Frac­tional own­er­ship trims va­ca­tion costs

Calgary Herald New Condos - - Recreation & Investment Properties - SU­SAN SMITH

Shared own­er­ship of va­ca­tion prop­er­ties got a bad rap years ago with time-shares. High-pres­sure sales tac­tics and a gen­eral lack of reg­u­la­tion turned off po­ten­tial buy­ers. But the con­cept is mak­ing a come­back and new mod­els are be­ing de­vel­oped.

Ac­cord­ing to Jon Zwickel, CEO of the Van­cou­ver-based Cana­dian Re­sort Devel­op­ment As­so­ci­a­tion, stud­ies show va­ca­tion homes are typ­i­cally used 36 days a year by their own­ers. So for those who don’t want the cost of own­ing a prop­erty that may sit empty 11 months of the year, shared own­er­ship makes sense.

“Why buy a whole pizza if you can re­ally eat only one or two slices?” Zwickel asks. His or­ga­ni­za­tion rep­re­sents de­vel­op­ers of all types of shared-own­er­ship prop­er­ties, in­clud­ing time-shares and frac­tion­als. One of the main dif­fer­ences, he ex­plains, is the length of time be­ing pur­chased. Time-shares have tra­di­tion­ally been a week of use, whereas frac­tion­als range from four to 26 weeks per year. Frac­tion­als usu­ally come with a deed of own­er­ship.

While there are no spe­cific sta­tis­tics in Canada on time-shares or frac­tion­als, Zwickel says shared own­er­ship is see­ing a resur­gence.

One chal­lenge in Canada, how­ever, is that the re­ces­sion made it hard for Cana­dian de­vel­op­ers to com­pete with U.S. prices, which plum­meted af­ter the hous­ing cri­sis in 2008.

And, though sales are pick­ing up, the ef­fect of that is still be­ing felt.

One of­ten-cited down­side of shared own­er­ship is that own­ers can have a hard time re­selling.

It’s an is­sue Dianne Houn­some, de­vel­oper-man­ager of The Cot­tages at Port Stan­ton, Ont., has never shied away from. Her fam­ily has been in Muskoka since Cap­tain Thomas Stan­ton set­tled on Spar­row Lake in 1875. She is the fifth gen­er­a­tion of the fam­ily to be in the area’s tourism busi­ness.

“Value-wise, peo­ple won’t get the full amount of what they paid,” she says. “But when we went into it ... we said, ‘This is a life­style prod­uct that you’re buy­ing, some­thing you are en­joy­ing as you go along. Don’t think you’re go­ing to get all your money back at the end.’”

Houn­some started The Cot­tages, which are con­nected to the fam­ily’s Bayview Wild­wood Re­sort, in 2002. There are 18 frac­tional-own­er­ship cot­tages in the first devel­op­ment and four in the sec­ond. Own­ers have use of their cot­tage for five weeks a year — one week in each sea­son and one in off-sea­son. They can eat meals and use the ameni­ties at Bayview Wild­wood. This is typ­i­cal of most frac­tional con­cepts.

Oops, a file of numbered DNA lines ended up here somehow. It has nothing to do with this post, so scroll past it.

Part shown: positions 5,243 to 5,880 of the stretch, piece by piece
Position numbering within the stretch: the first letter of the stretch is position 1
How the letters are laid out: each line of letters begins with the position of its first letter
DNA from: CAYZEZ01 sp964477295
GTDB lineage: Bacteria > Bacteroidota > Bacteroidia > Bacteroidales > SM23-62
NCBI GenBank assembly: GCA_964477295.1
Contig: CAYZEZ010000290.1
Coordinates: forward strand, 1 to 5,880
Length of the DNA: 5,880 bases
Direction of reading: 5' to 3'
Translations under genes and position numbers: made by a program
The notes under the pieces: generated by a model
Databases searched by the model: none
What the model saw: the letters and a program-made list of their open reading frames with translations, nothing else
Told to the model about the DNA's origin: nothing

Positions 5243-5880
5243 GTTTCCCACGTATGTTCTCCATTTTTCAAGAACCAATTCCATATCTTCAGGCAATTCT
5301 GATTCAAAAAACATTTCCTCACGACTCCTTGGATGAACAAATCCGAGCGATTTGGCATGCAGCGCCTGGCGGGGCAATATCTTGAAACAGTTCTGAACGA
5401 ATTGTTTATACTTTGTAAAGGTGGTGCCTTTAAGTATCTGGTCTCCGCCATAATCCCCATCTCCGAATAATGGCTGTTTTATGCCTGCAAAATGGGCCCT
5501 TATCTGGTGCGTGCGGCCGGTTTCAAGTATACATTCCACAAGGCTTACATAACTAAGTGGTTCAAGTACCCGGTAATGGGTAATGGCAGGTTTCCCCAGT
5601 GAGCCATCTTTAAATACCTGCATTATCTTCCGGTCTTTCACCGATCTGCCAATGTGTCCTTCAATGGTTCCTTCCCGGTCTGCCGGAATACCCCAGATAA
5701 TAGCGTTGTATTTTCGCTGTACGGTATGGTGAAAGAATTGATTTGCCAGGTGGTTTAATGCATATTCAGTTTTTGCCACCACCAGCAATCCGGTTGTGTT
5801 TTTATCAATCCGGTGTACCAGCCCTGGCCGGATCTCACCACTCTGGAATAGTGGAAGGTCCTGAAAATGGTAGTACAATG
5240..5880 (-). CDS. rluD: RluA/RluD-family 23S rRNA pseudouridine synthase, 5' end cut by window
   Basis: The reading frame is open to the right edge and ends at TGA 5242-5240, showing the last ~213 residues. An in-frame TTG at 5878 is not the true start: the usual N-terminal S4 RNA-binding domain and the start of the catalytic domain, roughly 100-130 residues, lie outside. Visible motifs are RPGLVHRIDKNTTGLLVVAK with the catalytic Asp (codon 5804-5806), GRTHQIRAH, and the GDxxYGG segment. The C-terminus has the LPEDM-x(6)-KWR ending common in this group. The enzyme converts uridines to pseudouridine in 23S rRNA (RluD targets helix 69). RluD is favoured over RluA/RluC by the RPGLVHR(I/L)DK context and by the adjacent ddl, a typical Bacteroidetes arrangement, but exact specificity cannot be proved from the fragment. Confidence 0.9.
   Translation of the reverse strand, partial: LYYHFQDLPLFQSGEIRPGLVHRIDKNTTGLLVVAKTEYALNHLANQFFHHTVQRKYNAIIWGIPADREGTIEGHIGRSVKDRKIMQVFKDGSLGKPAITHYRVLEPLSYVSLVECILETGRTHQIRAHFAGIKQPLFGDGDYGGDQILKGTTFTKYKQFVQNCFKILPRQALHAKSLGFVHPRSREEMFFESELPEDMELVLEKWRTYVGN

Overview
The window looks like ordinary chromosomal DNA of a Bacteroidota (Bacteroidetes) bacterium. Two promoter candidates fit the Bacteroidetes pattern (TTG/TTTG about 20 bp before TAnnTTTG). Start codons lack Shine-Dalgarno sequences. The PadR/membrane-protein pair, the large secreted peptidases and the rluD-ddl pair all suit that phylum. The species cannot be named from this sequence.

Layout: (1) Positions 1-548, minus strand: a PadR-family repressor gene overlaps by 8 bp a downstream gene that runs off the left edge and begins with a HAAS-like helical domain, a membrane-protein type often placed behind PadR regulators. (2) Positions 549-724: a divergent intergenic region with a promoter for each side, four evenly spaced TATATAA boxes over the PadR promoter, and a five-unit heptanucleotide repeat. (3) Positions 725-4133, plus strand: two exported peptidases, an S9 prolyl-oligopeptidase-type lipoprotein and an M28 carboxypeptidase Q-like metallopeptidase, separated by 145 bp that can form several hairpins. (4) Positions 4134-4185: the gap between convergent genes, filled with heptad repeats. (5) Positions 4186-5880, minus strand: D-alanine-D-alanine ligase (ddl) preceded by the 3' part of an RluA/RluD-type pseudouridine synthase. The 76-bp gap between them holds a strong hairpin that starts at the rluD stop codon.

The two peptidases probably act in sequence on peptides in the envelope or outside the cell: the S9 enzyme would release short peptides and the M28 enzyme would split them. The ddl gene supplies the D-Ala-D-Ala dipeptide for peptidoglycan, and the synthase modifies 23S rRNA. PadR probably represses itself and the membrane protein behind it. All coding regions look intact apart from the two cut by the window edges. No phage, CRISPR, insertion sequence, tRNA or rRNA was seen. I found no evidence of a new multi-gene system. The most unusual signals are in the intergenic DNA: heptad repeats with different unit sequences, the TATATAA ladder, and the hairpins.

When the cot­tages were de­vel­oped, listed prices var­ied ac­cord­ing to style of cot­tage and which summer week was re­served. For a three-bed­room de­tached and semi-de­tached, prices ranged from $49,000 to $95,000. Main­te­nance fees run about $3,000 a year.

Some­one who paid $75,000 ini­tially might ex­pect to sell for about $50,000, says Houn­some, adding that own­ers have been able to find buy­ers for re­sales at her devel­op­ment. Other larger and more lux­u­ri­ous frac­tion­als will see dif­fer­ent re­sults, of course.

Still, Inde Su­mal, vice-pres­i­dent of Res­i­den­tial Mort­gages, Bri­tish Columbia at Royal Bank, says shared own­er­ship pro­vides a cost-ef­fec­tive en­try into the recre­ational prop­erty mar­ket and is es­pe­cially good for peo­ple who want lim­ited use be­cause they don’t have to pay a full year of taxes and up­keep.

He says the rental-pool-re­stricted-use model, where own­ers put part of their time into a rental pool and share in the pro­ceeds, is gain­ing in pop­u­lar­ity and has be­come the eas­i­est type of shared-own­er­ship prop­erty to re­sell.

It’s im­por­tant for peo­ple to use lawyers and real es­tate agents ex­pe­ri­enced in the recre­ational mar­ket when buy­ing a share­down­er­ship prop­erty, he says — and to be re­al­is­tic about how much time they plan to use it.

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